Kenyan police kill three in slum clashes

Nairobi, Kenya - Three people were killed and several others wounded when Kenyan police clashed with residents of the capital's largest slum over a banned political rally, police and witnesses said.

Violence started when police moved in to block a former leader of Mungiki, a banned cult with criminal ties, from a holding the rally in Kibera slums in southern Nairobi.

Witnesses said the General Service Unit, a paramilitary wing of the Kenyan police, had opened fire on rioters, killing two, while a third was allegedly slashed to death.

"As far as I am concerned, my officers had no instructions to use live bullets. We are investigating the alleged shooting," said Nairobi police commander Njue Njagi.

Police officials said they were forced to open live fire after one of the demonstrators had fired at the security forces.

Doctors in the capital's Masaba hospital said six people were treated for gunshot wounds after the clash in Kibera, one of Africa's largest slums and home to an estimated 800,000 people.

"We are actually appealing to the public to come and donate blood so that we are in a position to save lives in Masaba," said Lillian Moraa, a nurse in the facility.

A passing cargo train was derailed, administration police booths and razed and several shops looted in several hours of violence, witnesses said.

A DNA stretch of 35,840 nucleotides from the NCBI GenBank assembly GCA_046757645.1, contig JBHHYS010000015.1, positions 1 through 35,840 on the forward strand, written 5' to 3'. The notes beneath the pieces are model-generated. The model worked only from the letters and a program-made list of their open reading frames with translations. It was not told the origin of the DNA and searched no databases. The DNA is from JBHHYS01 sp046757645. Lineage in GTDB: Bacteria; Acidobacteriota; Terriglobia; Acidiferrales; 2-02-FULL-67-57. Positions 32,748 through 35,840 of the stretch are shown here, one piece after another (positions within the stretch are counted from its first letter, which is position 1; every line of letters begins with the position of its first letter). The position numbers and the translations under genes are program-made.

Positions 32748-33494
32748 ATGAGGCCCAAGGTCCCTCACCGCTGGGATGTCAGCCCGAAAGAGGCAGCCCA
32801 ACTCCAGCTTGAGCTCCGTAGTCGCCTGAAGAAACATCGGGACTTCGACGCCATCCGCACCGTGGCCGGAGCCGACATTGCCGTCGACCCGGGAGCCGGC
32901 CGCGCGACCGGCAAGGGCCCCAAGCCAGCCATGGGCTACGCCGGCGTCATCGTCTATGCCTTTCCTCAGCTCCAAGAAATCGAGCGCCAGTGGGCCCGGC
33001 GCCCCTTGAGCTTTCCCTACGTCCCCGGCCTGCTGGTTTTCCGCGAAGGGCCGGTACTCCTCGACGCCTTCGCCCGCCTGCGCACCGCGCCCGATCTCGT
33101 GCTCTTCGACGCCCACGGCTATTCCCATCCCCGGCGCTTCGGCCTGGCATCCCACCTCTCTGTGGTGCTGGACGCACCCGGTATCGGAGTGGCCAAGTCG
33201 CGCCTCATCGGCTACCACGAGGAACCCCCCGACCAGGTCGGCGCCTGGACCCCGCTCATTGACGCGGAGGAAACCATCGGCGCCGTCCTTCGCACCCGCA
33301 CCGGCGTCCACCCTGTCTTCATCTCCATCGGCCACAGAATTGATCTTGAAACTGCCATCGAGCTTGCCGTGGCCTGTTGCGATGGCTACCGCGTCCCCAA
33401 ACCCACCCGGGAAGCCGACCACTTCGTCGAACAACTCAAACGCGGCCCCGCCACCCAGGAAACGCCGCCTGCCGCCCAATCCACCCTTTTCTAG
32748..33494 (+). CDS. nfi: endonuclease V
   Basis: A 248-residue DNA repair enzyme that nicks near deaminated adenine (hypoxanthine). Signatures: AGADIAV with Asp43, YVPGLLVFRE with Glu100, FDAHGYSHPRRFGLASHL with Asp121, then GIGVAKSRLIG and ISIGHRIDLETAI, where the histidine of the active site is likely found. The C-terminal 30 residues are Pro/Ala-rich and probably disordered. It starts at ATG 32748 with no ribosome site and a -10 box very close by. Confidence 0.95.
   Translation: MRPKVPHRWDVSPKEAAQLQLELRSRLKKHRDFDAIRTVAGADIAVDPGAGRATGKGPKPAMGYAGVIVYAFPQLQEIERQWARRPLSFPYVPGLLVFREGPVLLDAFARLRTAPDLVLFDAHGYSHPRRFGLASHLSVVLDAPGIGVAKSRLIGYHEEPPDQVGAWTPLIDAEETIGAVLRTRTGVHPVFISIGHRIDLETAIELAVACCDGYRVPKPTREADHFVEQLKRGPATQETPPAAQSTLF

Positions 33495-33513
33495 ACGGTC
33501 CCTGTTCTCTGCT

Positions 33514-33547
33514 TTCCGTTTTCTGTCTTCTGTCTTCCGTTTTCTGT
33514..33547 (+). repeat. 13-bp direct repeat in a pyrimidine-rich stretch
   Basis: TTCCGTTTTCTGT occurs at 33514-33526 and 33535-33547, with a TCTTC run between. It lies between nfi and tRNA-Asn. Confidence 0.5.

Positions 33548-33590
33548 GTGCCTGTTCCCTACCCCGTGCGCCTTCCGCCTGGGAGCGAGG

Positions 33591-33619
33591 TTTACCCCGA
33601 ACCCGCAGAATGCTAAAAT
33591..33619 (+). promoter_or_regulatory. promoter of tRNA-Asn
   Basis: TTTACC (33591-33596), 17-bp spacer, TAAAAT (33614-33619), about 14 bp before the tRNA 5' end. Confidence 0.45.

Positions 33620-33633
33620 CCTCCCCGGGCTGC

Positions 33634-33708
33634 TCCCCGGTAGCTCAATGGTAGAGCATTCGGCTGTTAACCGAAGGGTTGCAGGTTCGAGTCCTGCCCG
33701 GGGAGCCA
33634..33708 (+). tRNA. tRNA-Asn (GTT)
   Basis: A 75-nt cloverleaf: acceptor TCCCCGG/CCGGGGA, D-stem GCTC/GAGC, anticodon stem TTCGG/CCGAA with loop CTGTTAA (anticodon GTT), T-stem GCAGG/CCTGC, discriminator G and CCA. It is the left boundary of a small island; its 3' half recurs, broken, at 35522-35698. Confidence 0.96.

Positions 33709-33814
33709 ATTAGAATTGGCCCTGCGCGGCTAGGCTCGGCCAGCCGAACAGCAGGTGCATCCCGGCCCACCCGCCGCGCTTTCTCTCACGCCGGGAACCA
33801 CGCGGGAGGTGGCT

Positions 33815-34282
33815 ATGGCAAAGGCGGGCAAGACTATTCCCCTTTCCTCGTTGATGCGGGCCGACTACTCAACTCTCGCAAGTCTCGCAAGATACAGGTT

Police had banned the rally by ex-Mungiki leader Ndura Wairunge, who plans to run against the influential Raila Odinga in next year's parliamentary elections.

Odinga, a vocal opponent of the government, blamed the national security office for the clashes, which has heightened tension in the city.

"The minister in charge of internal security is the one who should give an explanation. But if he has reached a point where he is the one who gives orders to his officers to shoot, you ask yourself who is going to protect us," added Odinga, who represents the area in the national assembly.

"We are urging the commissioner of police to arrest (the officers who shot people) immediately," he added.

The Mungiki are a shadowy politico-religious group with alleged ties to Kenya's 1950s pre-independence Mau Mau uprising and blamed for a string of recent murders and violent robberies around the east African nation.

Last month, at least eight people were killed and thousands displaced from their homes when gang warfare rocked the capital's Mathare slums, home to about 400,000 people.

Police have warned of an upsurge in political violence in Kenya ahead of December 2007 general elections when President Mwai Kibaki is expected to face strong opposition from cabinet ministers he fired last year.

Early this month, police fired tear gas to disperse hundreds of opposition supporters protesting a government decision to recognise a splinter faction of the country's main opposition party, Kenya African National Union (KANU).